Dragging Canoe

Dragging Canoe, Cherokee warrior and leader of the Chickamaugas, was born in one of the Overhill towns on the Tennessee River, the son of the Cherokee diplomat Attakullakulla. Historians have identified Dragging Canoe as the greatest Cherokee military leader. Even at an early age Dragging Canoe wanted to be a warrior. He once asked his father to include him in a war party against the Shawnees, but Attakullakulla refused. Determined to go, the boy hid in a canoe, where the warriors found him. His father gave the boy permission to go–if he could carry the canoe. The vessel was too heavy, but undaunted, the boy dragged the canoe. Cherokee warriors encouraged his efforts, and from that time, he was known as Dragging Canoe.

As the head warrior of the Overhill town of Malaquo, Dragging Canoe fought a number of significant battles against white settlers. By the 1770s the increasing encroachment by settlers on Indian land concerned Dragging Canoe, and he worked to achieve their removal. In 1776 fourteen northern tribes sent envoys to the Overhill towns to offer an alliance with the Cherokees. Dragging Canoe thought the opening of the Revolutionary War provided the perfect opportunity to strike the isolated white settlements. The Cherokees planned a three-pronged attack: Old Abram led a contingent against the Watauga and Nolichucky settlements; warriors under the leadership of the Raven struck Carter's Valley; and Dragging Canoe fought at the battle of Island Flats, where he was wounded. The settlers suffered heavy losses initially, but the arrival of reinforcements proved too much for the Cherokees, and they were defeated.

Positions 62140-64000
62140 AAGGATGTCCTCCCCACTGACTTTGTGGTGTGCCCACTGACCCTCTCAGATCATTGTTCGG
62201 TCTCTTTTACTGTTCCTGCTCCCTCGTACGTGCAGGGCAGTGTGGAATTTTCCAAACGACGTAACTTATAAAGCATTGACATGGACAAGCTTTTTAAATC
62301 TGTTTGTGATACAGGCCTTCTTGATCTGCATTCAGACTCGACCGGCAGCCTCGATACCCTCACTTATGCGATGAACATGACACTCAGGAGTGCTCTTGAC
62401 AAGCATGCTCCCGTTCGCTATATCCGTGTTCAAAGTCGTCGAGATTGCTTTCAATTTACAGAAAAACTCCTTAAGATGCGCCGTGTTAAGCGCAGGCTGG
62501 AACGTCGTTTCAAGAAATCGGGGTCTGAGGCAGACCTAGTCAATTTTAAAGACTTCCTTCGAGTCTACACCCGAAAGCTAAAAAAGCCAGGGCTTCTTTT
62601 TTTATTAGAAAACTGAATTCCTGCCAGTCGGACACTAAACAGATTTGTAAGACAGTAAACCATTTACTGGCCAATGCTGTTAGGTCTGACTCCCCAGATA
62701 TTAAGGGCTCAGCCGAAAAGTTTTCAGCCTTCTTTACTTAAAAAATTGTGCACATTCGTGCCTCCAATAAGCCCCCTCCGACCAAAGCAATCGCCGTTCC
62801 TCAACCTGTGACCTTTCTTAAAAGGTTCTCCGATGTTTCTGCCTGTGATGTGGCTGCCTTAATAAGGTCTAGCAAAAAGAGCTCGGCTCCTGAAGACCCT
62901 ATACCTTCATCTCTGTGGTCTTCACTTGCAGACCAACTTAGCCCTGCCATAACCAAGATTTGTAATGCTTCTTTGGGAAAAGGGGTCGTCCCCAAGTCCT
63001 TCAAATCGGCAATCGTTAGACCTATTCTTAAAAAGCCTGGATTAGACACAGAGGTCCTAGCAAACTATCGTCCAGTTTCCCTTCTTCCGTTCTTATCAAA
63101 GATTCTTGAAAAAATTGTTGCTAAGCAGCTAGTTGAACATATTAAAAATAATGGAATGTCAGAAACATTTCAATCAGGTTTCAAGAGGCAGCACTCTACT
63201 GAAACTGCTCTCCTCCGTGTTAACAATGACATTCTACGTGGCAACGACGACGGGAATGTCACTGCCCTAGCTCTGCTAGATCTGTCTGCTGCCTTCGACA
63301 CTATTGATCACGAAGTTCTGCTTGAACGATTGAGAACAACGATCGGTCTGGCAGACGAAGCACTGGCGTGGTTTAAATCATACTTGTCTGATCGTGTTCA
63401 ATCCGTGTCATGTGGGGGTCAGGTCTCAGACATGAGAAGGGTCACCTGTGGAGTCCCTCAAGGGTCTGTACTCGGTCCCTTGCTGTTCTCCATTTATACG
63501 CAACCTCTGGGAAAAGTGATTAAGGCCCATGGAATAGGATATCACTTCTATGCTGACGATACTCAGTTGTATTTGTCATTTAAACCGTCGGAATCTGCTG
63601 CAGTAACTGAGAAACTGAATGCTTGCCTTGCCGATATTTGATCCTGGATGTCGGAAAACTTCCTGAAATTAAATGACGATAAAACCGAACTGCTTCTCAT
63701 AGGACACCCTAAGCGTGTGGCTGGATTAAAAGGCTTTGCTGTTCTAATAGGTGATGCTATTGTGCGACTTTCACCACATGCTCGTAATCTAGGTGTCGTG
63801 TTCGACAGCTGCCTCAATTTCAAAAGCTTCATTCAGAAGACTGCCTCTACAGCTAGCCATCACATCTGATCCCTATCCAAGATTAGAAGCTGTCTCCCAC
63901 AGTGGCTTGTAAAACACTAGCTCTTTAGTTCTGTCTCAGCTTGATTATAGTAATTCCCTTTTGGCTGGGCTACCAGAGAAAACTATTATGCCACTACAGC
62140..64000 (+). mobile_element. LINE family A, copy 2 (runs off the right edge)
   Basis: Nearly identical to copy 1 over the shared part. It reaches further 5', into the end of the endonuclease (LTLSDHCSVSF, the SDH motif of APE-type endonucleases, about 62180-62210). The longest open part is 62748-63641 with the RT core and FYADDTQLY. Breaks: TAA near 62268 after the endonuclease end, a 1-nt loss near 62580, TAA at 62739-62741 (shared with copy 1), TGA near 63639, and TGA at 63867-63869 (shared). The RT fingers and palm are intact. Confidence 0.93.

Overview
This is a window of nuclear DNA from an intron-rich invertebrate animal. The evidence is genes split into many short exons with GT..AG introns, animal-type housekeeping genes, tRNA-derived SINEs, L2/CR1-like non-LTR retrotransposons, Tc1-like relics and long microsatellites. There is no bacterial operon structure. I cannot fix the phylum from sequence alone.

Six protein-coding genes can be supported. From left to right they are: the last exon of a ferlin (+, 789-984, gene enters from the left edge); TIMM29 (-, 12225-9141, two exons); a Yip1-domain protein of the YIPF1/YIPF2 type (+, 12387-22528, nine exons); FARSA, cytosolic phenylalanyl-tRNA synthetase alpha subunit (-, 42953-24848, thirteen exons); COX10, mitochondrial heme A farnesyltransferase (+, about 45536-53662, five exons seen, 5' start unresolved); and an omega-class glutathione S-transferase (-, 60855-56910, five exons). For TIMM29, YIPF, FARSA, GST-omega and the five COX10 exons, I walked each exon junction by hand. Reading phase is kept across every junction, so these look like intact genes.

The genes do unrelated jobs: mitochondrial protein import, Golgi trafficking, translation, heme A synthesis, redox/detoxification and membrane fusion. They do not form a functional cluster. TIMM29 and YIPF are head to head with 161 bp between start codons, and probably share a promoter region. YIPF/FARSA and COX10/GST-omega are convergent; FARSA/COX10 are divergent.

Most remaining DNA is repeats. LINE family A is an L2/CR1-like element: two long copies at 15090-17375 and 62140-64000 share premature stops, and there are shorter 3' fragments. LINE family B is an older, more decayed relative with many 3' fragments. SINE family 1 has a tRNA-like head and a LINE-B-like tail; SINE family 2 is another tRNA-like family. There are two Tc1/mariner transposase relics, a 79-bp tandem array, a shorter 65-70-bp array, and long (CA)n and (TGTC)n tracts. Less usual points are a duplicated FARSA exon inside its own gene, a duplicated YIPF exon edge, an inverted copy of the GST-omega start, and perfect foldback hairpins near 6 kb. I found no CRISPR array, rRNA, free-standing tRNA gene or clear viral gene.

Many Cherokee leaders argued against further fighting, but Dragging Canoe refused to submit. He fled the Overhill towns with like-minded Cherokees and established new towns on Chickamauga Creek in the winter of 1776-77. This group, which included discontented members of various tribes, came to be known as the Chickamaugas. Dragging Canoe and his warriors fought the 1781 “Battle of the Bluffs” near Fort Nashborough and defeated American army troops when they invaded the Chickamauga towns in 1788.

As he aged, Dragging Canoe moved from the position of warrior to that of diplomat. He worked to preserve Cherokee culture and establish an alliance with the Creeks and Shawnees. In 1791 a federation of Indian forces defeated General Arthur St. Clair, governor of the Northwest Territory. Shortly after a diplomatic mission with the Chickasaws, Dragging Canoe died on March 1, 1792, in the town of Running Water, one of the towns he had helped to found.

Citation Information

The following information is provided for citations.

  • Article Title Dragging Canoe
  • Author
  • Website Name Tennessee Encyclopedia
  • URL
  • Access Date June 21, 2024
  • Publisher Tennessee Historical Society
  • Original Published Date
  • Date of Last Update March 1, 2018